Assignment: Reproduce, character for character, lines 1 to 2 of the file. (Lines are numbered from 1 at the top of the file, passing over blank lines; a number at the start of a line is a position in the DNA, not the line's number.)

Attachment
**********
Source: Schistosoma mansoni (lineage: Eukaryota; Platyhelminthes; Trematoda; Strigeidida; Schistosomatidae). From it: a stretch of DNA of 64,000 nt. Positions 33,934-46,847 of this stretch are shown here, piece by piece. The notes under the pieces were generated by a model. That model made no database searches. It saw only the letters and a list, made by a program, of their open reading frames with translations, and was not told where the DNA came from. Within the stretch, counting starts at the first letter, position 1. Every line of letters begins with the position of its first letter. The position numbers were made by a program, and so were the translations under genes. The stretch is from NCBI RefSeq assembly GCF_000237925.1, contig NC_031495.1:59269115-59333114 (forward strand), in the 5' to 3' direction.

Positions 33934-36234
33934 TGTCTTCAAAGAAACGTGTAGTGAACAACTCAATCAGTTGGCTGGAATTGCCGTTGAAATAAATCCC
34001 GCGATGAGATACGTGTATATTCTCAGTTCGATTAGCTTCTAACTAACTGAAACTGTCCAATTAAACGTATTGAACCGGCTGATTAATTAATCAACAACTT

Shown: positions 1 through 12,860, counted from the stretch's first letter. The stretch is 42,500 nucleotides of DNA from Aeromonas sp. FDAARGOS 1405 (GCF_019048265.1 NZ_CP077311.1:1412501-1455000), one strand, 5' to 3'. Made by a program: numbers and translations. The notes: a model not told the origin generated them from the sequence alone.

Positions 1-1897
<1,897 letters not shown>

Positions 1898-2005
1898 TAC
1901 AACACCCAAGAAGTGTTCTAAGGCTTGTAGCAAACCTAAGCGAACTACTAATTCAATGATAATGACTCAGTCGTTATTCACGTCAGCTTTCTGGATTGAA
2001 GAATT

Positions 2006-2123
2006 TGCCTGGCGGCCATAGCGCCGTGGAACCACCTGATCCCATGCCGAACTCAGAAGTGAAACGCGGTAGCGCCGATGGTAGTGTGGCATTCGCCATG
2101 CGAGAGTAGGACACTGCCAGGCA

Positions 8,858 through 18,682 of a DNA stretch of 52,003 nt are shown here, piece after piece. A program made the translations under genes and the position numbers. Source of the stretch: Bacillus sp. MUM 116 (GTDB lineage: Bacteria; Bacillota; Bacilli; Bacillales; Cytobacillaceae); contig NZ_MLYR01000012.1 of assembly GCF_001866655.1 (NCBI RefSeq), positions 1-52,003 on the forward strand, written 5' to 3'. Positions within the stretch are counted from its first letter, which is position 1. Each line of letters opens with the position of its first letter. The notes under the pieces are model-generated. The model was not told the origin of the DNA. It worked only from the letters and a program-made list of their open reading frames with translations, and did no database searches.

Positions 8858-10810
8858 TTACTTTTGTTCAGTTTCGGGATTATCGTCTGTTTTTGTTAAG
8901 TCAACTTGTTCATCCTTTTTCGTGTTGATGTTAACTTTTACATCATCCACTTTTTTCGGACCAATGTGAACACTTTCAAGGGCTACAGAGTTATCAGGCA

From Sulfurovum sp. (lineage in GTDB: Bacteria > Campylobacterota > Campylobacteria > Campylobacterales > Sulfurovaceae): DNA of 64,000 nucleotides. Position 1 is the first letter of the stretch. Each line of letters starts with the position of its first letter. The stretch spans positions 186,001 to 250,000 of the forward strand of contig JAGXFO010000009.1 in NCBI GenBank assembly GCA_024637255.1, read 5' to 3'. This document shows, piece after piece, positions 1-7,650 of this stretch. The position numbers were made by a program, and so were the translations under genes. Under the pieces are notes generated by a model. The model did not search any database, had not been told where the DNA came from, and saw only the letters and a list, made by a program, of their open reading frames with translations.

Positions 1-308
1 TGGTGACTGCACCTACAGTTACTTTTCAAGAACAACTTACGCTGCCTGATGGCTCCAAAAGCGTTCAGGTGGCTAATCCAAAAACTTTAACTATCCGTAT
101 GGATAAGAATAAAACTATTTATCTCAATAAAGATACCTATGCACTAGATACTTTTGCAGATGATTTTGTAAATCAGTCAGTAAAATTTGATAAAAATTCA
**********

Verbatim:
Source: Schistosoma mansoni (lineage: Eukaryota; Platyhelminthes; Trematoda; Strigeidida; Schistosomatidae). From it: a stretch of DNA of 64,000 nt. Positions 33,934-46,847 of this stretch are shown here, piece by piece. The notes under the pieces were generated by a model. That model made no database searches. It saw only the letters and a list, made by a program, of their open reading frames with translations, and was not told where the DNA came from. Within the stretch, counting starts at the first letter, position 1. Every line of letters begins with the position of its first letter. The position numbers were made by a program, and so were the translations under genes. The stretch is from NCBI RefSeq assembly GCF_000237925.1, contig NC_031495.1:59269115-59333114 (forward strand), in the 5' to 3' direction.

Positions 33934-36234